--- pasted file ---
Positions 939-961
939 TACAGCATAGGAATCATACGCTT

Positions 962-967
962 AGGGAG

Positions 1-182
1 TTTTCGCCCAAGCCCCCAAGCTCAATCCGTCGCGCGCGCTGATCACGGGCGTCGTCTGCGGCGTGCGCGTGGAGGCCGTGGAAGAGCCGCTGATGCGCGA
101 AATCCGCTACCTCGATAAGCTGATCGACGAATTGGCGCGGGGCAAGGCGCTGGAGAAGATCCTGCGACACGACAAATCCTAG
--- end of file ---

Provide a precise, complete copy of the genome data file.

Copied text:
Positions 939-961
939 TACAGCATAGGAATCATACGCTT

Positions 962-967
962 AGGGAG

Positions 1-182
1 TTTTCGCCCAAGCCCCCAAGCTCAATCCGTCGCGCGCGCTGATCACGGGCGTCGTCTGCGGCGTGCGCGTGGAGGCCGTGGAAGAGCCGCTGATGCGCGA
101 AATCCGCTACCTCGATAAGCTGATCGACGAATTGGCGCGGGGCAAGGCGCTGGAGAAGATCCTGCGACACGACAAATCCTAG